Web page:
You may have wondered why the need for 2x USB connections and the OTG one does simultaneously provide mass storage and a network interface. As it happens the other is connected to a USB-UART bridge and in turn to a UART on the SoC, which is used to provide a console.
Step 5 in the Getting Started guide suggests using the Linux utility, screen, to connect to the UART — you could use pretty much any terminal emulator of choice — in order to next configure WiFi.
Now it looks as though there may be a bug in the documentation, as the configure_edison command didn't seem to understand the --setup option. However, the --wifi option worked for me and I later discovered that running the command without an option would run through setup.
At this point I could ping my Edison from the laptop, but I could not load a web page from it as described in the guide, and it didn't actually look as though a web server was listening on port 80.
The Edison Yocto Linux system uses a package manager called OPKG to maintain the installed software, and so I thought I'd see if I could identify any installed web server software.
From a quick search I didn't spot anything immediately obvious, other than libwebsockets, which amongst other things could be used to create a lightweight web server. However, I could SSH into the Edison from a desktop and, if required, installing a web server should be simple enough.
Of course, if you need network access to your Edison and don't have or don't want to use WiFi, don't forget that there is also a USB network interface that can be configured.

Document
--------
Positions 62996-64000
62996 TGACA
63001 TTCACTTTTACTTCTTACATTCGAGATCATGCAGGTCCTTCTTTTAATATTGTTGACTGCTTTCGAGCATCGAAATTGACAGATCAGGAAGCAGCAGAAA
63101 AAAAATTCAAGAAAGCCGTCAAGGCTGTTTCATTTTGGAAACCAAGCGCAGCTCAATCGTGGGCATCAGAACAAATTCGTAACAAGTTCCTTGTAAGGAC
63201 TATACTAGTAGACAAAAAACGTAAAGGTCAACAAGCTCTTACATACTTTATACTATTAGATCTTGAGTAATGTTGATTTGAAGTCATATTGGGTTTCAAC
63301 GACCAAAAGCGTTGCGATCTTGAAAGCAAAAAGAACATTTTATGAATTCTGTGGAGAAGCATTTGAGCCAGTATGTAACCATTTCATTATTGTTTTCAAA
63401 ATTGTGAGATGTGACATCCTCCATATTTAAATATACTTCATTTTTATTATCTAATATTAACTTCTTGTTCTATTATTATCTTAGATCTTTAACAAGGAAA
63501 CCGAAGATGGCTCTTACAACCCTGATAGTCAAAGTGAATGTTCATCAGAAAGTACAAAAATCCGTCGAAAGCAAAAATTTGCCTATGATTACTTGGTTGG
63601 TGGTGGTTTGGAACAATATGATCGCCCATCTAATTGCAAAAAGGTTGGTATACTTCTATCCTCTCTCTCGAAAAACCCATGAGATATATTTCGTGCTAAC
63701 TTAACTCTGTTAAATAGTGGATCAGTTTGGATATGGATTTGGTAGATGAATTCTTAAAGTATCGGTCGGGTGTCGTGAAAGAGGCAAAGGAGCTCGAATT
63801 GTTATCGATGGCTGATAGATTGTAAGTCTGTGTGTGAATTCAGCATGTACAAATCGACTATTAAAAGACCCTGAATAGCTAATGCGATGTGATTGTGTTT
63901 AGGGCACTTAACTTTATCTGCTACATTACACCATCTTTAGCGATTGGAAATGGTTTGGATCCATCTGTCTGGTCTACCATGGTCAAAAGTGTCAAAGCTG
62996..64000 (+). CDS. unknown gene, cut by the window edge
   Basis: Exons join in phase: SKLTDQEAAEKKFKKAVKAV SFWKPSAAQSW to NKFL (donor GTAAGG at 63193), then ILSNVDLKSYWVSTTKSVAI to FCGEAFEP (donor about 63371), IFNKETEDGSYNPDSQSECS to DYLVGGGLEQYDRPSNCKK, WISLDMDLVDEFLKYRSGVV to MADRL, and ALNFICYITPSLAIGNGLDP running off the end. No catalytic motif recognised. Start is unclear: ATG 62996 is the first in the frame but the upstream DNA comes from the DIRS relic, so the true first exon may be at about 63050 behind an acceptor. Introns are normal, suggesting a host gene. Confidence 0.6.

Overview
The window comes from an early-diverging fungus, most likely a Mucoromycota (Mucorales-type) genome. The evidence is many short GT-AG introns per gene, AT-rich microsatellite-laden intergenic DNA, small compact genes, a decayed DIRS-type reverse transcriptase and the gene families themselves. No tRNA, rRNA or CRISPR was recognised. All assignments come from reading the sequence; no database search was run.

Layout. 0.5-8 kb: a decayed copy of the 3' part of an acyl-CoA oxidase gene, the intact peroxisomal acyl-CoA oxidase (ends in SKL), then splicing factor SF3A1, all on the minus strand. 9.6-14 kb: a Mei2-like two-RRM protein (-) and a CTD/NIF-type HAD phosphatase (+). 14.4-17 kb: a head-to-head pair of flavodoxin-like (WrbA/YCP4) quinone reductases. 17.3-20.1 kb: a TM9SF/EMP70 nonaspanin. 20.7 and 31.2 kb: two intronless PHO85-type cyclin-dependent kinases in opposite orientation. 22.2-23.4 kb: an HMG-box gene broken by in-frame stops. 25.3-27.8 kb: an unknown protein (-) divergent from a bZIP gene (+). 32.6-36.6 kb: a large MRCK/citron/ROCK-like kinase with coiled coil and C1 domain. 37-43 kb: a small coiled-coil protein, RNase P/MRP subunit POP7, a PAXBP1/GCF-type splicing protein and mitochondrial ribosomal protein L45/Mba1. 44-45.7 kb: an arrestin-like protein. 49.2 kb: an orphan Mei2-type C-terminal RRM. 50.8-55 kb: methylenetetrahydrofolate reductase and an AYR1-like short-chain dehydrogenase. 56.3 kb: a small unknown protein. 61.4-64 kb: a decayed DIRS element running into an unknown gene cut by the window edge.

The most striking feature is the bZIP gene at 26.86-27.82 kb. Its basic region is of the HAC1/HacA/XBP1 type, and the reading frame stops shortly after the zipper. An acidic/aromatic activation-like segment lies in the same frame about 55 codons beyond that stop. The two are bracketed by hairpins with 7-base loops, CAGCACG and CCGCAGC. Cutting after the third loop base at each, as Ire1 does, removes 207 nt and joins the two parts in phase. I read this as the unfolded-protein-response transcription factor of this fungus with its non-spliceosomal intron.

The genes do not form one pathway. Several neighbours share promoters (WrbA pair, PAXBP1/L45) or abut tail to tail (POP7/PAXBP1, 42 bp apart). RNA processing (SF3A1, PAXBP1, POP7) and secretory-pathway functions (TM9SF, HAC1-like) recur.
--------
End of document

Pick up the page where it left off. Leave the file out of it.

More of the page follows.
The package manager will allow you to upgrade installed software as new releases are made available via the OPKG repositories. But what about completely re-flashing the device? This is as simple as first downloading the latest Yocto system image and extracting it to the USB storage presented by Edison, before executing “reboot ota” from from the console.
Flashing is often a concern for fear of “bricking” hardware if it does not successfully complete. Fortunately, there is a backup mechanism provided in the form of Device Firmware Update (DFU), whereby you simply install the dfu-utils software (e.g. via apt-get install), before extracting the firmware update locally and then running the flashall.sh script contained therein.
Building the Linux kernel and Linux applications
Image source: www.yoctoproject.org
The Edison Linux system is built using the Yocto build environment, which allows you to create custom Linux systems in a modular manner, with support for handy things such as cross-compilation. Custom kernels and applications are built using this system, which is provided via the Edison SDK that is made available for Linux, Mac and Windows.